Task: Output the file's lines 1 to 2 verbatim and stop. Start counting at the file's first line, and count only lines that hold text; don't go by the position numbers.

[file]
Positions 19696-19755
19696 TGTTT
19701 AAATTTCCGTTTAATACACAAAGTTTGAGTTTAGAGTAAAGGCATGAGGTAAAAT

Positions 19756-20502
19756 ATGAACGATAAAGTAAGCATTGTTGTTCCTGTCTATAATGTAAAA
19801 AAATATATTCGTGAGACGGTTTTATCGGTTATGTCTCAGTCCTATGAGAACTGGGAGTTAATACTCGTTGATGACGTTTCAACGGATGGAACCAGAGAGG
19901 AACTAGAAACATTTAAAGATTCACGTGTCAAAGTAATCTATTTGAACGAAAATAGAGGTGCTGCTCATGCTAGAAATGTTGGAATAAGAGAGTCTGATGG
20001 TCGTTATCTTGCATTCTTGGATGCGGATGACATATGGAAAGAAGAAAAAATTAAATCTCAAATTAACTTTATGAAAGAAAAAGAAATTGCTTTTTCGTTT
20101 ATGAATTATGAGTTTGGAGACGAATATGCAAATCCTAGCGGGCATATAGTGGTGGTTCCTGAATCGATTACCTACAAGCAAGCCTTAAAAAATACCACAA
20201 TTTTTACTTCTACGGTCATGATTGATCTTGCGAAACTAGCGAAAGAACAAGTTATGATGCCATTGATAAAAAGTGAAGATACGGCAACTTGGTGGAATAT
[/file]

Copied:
Positions 19696-19755
19696 TGTTT